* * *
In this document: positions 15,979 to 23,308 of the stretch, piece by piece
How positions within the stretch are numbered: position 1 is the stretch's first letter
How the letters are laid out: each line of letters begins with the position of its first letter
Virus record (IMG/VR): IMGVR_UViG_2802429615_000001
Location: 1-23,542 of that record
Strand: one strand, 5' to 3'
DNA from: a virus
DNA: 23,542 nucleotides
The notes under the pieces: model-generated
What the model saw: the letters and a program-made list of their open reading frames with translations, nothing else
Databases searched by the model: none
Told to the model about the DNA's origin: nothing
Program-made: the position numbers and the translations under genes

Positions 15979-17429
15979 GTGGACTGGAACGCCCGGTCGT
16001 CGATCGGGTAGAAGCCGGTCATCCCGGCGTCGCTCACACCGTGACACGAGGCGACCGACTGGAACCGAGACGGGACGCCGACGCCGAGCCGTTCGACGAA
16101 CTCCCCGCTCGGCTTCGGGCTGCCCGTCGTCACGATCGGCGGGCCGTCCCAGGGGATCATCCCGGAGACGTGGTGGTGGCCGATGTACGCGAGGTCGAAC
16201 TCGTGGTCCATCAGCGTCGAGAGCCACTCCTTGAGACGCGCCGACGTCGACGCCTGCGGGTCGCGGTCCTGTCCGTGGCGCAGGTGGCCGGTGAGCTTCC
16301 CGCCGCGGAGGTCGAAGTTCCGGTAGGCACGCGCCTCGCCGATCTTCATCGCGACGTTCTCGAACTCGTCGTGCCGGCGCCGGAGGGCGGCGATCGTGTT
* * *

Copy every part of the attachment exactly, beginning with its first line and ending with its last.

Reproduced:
In this document: positions 15,979 to 23,308 of the stretch, piece by piece
How positions within the stretch are numbered: position 1 is the stretch's first letter
How the letters are laid out: each line of letters begins with the position of its first letter
Virus record (IMG/VR): IMGVR_UViG_2802429615_000001
Location: 1-23,542 of that record
Strand: one strand, 5' to 3'
DNA from: a virus
DNA: 23,542 nucleotides
The notes under the pieces: model-generated
What the model saw: the letters and a program-made list of their open reading frames with translations, nothing else
Databases searched by the model: none
Told to the model about the DNA's origin: nothing
Program-made: the position numbers and the translations under genes

Positions 15979-17429
15979 GTGGACTGGAACGCCCGGTCGT
16001 CGATCGGGTAGAAGCCGGTCATCCCGGCGTCGCTCACACCGTGACACGAGGCGACCGACTGGAACCGAGACGGGACGCCGACGCCGAGCCGTTCGACGAA
16101 CTCCCCGCTCGGCTTCGGGCTGCCCGTCGTCACGATCGGCGGGCCGTCCCAGGGGATCATCCCGGAGACGTGGTGGTGGCCGATGTACGCGAGGTCGAAC
16201 TCGTGGTCCATCAGCGTCGAGAGCCACTCCTTGAGACGCGCCGACGTCGACGCCTGCGGGTCGCGGTCCTGTCCGTGGCGCAGGTGGCCGGTGAGCTTCC
16301 CGCCGCGGAGGTCGAAGTTCCGGTAGGCACGCGCCTCGCCGATCTTCATCGCGACGTTCTCGAACTCGTCGTGCCGGCGCCGGAGGGCGGCGATCGTGTT